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Obstructive Sleep Apnea

Obstructive sleep apnea, or OSA, is a condition that prevents an individual from breathing periodically during sleep because of a physical obstruction in the tongue, nose, or throat. It is often associated with snoring, although not everyone who snores has OSA. Because of the snoring and frequent interruptions of breathing, OSA can be disruptive to both the patient and the patient’s bed partner.

What are the Symptoms?

Along with not being able to get a peaceful sleep, people with obstructive sleep apnea may experience symptoms such as frequent daytime naps, reduced energy, significant mood changes, low libido, sore throat, headaches, and excessive tiredness. In many cases, the condition is also associated with high blood pressure, low oxygen levels, cardiac arrhythmias, and sometimes even death. Over time, OSA can result in chronic sleep deprivation and its associated dangers. If untreated, it can have adverse consequences on your body, resulting in weight gain, cardiovascular, and lung disease.

Treatment Options

Although weight loss, upper/lower jaw advancement procedures, and supine sleeping can relieve symptoms of obstructive sleep apnea, the most effect treatment options are continuous positive airway pressure (CPAP) and uvulopalatopharyngoplasty.

Many doctors believe that CPAP should be the first treatment for obstructive sleep apnea, as the device has the highest cure rate. In order to maintain sufficient pressure to overcome airway obstruction, the CPAP device delivers pressurized air though a face mask that is worn during sleep. The long-term results of this treatment are better sleep patterns and less apneic episodes. Although many people experience a restful sleep with this treatment, some patients do not tolerate the treatment and prefer surgical therapy.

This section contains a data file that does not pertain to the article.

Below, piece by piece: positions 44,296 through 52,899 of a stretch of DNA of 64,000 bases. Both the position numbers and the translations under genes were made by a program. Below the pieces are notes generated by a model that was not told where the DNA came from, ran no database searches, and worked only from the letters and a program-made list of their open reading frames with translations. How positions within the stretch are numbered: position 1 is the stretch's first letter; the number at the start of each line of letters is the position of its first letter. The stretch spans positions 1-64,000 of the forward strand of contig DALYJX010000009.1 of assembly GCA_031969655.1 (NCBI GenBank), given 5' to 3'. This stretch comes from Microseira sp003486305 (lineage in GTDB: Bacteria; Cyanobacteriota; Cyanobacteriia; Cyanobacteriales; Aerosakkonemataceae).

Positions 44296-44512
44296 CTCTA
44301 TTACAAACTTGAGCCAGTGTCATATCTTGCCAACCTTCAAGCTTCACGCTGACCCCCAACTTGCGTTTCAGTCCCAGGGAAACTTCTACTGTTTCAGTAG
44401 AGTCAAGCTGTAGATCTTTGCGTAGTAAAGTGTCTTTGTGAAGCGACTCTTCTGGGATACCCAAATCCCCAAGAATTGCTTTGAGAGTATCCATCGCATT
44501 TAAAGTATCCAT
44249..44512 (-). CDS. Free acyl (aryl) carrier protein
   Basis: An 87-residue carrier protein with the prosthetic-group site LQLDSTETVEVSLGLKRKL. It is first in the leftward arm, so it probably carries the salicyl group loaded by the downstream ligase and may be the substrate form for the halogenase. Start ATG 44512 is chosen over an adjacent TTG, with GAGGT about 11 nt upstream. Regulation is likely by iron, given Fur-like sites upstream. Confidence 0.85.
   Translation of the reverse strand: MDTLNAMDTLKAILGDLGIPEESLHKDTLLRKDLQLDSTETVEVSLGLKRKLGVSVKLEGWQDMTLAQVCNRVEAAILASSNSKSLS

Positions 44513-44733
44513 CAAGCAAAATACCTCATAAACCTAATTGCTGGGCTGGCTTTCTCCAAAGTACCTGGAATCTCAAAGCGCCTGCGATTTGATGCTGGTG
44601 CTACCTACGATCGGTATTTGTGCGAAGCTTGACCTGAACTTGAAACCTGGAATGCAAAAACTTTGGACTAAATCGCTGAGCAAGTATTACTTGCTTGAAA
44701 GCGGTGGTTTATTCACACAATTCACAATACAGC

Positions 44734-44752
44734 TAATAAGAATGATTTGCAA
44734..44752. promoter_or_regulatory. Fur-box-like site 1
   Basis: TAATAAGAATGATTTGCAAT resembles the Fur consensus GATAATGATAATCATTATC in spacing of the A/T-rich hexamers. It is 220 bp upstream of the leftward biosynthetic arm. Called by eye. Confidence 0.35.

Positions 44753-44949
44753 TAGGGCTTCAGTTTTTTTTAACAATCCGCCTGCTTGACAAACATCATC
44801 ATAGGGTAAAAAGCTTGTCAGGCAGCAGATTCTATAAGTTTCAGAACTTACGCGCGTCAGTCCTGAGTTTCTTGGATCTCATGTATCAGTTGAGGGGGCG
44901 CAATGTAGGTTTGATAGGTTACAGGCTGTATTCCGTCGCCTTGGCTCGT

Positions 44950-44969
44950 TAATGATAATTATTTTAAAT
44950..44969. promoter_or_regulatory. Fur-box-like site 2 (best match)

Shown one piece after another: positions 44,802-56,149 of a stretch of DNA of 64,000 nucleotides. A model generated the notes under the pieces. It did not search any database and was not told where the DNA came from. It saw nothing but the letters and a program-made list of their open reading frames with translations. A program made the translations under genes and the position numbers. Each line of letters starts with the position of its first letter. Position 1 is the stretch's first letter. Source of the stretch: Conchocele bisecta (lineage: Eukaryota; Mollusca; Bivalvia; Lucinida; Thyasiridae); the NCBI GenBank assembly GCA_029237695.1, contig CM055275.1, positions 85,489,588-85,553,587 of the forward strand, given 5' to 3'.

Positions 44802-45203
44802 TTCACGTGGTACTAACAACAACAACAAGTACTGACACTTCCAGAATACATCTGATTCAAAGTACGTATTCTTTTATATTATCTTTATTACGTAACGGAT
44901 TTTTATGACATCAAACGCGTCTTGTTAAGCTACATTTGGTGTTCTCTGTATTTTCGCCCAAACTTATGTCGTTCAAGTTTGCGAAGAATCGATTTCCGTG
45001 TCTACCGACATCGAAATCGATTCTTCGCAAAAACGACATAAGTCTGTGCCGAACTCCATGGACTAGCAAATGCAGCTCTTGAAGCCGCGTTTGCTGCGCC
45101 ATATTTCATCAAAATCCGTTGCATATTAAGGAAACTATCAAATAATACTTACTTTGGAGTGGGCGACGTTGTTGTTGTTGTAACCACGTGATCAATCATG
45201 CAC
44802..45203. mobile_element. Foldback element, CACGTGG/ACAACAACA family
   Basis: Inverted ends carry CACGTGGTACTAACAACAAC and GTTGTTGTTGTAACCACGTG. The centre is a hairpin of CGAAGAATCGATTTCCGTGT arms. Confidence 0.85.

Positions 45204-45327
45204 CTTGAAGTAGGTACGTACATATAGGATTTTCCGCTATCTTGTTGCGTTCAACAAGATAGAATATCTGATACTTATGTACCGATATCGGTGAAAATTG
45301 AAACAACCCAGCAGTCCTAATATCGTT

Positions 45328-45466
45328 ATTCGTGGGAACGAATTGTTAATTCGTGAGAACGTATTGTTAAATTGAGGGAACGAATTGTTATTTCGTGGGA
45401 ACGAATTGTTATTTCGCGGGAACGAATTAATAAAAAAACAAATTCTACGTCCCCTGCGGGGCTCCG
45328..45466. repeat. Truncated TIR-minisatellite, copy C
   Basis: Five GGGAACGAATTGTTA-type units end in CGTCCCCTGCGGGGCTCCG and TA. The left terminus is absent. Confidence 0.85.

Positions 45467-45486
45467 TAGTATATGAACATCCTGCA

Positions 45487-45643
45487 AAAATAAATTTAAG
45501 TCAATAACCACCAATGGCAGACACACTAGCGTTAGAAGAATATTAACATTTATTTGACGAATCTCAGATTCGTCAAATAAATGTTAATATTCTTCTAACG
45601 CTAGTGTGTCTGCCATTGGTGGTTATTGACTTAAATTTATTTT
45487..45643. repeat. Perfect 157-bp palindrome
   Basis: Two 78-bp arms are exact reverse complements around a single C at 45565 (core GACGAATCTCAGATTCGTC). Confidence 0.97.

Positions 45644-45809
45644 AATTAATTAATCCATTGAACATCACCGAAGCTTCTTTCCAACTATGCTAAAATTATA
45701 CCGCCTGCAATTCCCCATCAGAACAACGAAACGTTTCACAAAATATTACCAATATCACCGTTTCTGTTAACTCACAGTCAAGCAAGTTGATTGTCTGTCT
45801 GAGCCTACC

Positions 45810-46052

While uvulopalatopharyngoplasty is not the most common treatment for obstructive sleep apnea, thousands of patients have been effectively treated with this surgical therapy. Uvulopalatopharyngoplasty does not cure the condition, but the technique may reduce the degree of obstructive sleep apnea for about 50 to 60 percent of patients, depending on the cause of their OSA. The surgical therapy may even eliminate or greatly reduce snoring.

Since uvulopalatopharyngoplasty is performed under general anesthesia, patients will need to stay overnight in a hospital for observation. A sore throat is often a side effect of the surgery, which may last as long as 10 to 14 days. In general, most people can expect to experience a significant improvement in their sleep patterns and overall wellness.

How is Obstructive Sleep Apnea Different from Snoring?

According to research, roughly 30 to 50 percent of the United States population have regularly snored at some period in their life. Due to the vibrations of structures around the tongue, snoring typically results in heavy breathing during sleep.

The primary differences between obstructive sleep apnea and snoring lies in their respective symptoms. The most common symptoms of snoring are sleep disturbances, waking episodes, and marital discord, whereas the symptoms of obstructive sleep apnea detailed above may be more harmful to one’s health. In fact, snoring alone is usually characterized as primarily a social problem. Loud snorers should monitor their sleeping patterns for apneic episodes, which are times at night where the patient stops breathing. Fortunately, there are numerous treatment options for both obstructive sleep apnea and snoring.